TAG collaborated with the Economic Development Growth Engine for Memphis and Shelby County (EDGE) to revive the abandoned mall site, which has been vacant since 2003, and allow the company to consolidate its five, outdated existing facilities into a single full-service operation.

The new center will add 205 full-time jobs to the area, in addition to housing a full-service body shop, retail store, distribution center and technician training facility.

“Redeveloping this long-vacant property marks a major step forward for our community, and we are thrilled to play a role in providing new jobs and economic opportunities for hundreds of Tennesseans,” said TAG co-founder and CFO Gary Dodson.

“We are also grateful to the Economic Development Growth Engine board for providing the expertise and assistance needed to move this project forward,” Dodson said.

The TAG Truck Center will also offer new education and job training opportunities in Memphis by expanding its TAG Technical Institute, an internal technician training school for commercial truck repair.

– Patrick Lantrip

October ACT Retake Day Offered to Rising Seniors

The Tennessee Department of Education is expanding its ACT Senior Retake Day in October to include all rising seniors in Tennessee public high schools.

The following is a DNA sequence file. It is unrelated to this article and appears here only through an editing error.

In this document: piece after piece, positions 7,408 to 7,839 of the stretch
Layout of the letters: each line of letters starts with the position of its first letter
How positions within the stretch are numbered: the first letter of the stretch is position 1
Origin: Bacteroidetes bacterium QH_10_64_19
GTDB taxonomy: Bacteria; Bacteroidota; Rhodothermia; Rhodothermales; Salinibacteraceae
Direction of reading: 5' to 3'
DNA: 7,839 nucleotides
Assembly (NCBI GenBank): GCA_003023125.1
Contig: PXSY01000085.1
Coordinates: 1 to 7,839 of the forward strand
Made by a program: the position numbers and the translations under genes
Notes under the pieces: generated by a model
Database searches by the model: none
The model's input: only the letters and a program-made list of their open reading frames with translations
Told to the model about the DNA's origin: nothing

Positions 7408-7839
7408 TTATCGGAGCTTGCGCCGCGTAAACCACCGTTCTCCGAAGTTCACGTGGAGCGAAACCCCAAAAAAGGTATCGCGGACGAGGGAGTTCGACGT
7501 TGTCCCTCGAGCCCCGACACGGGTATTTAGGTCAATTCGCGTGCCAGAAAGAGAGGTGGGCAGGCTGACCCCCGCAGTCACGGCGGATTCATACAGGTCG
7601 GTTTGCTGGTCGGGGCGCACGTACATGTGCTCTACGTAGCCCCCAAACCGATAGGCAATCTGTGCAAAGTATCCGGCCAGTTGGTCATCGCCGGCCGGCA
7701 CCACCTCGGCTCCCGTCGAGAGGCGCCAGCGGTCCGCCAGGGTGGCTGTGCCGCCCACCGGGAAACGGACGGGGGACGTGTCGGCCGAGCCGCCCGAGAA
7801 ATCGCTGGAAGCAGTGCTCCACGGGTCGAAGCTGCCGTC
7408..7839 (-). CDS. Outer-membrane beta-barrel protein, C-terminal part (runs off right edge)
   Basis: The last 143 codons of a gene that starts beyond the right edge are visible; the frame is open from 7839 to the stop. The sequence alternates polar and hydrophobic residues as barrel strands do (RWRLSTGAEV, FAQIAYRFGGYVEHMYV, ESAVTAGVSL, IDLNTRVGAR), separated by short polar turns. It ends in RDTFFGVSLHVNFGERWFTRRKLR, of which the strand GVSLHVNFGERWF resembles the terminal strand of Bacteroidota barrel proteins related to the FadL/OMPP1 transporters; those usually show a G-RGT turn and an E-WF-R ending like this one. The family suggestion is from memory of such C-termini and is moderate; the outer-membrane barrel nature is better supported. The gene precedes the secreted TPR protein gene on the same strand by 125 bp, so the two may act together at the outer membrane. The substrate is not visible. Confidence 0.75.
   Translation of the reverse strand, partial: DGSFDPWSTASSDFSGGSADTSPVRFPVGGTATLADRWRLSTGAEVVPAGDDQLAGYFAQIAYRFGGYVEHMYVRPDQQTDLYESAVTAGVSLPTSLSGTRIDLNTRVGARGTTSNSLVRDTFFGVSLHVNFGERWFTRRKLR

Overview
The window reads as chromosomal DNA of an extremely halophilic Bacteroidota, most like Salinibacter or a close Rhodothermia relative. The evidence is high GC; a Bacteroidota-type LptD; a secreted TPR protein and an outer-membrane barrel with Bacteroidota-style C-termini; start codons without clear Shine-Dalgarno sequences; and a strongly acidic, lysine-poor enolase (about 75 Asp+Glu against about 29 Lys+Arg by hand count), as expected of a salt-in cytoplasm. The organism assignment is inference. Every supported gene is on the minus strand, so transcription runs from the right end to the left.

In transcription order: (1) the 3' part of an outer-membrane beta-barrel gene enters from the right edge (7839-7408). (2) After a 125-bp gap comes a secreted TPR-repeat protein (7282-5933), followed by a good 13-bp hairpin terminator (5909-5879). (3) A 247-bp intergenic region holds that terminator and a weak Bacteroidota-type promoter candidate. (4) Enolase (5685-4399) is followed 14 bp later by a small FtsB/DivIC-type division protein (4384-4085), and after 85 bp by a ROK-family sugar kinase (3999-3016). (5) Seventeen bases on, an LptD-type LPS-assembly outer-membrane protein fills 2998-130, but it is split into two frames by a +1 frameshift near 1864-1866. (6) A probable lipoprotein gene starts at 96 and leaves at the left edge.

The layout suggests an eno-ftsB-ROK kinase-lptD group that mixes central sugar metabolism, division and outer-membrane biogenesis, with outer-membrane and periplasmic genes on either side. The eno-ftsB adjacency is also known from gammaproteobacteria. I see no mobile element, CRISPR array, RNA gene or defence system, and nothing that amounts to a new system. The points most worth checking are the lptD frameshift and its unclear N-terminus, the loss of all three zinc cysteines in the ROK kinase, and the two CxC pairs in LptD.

Public school districts across the state can offer the retake of the college entrance exam on Oct. 3 and Oct. 17 and students are not required to sign up in advance.

Tennessee Education Commissioner Candice McQueen says Tennessee is the first state to offer another chance at the ACT to all public high school seniors.

The retake was first offered in October 2016, but only to students who took the ACT as juniors. Of those who took the test last year, nearly 40 percent increased their overall score – an additional 1,300 students earned a composite score of 21 or higher, which made them eligible for $21 million in additional HOPE scholarship funds.

– Bill Dries

Brooks Raises $5 Million In Centennial Campaign

The Memphis Brooks Museum of Art raised $5 million during its yearlong centennial celebration.

The museum announced the fundraising total Thursday, July 6.

The fundraising effort included a challenge grant by the Hyde Family Foundations for $1 million announced a year before the centennial.

The Hyde foundations also put up another challenge grant of $800,000 this year.

“As the oldest, largest and only art museum dedicated to global art in the entire region, we are committed to continuing to make art experiences accessible to all,” said Deborah Craddock, president of the Brooks board of trustees.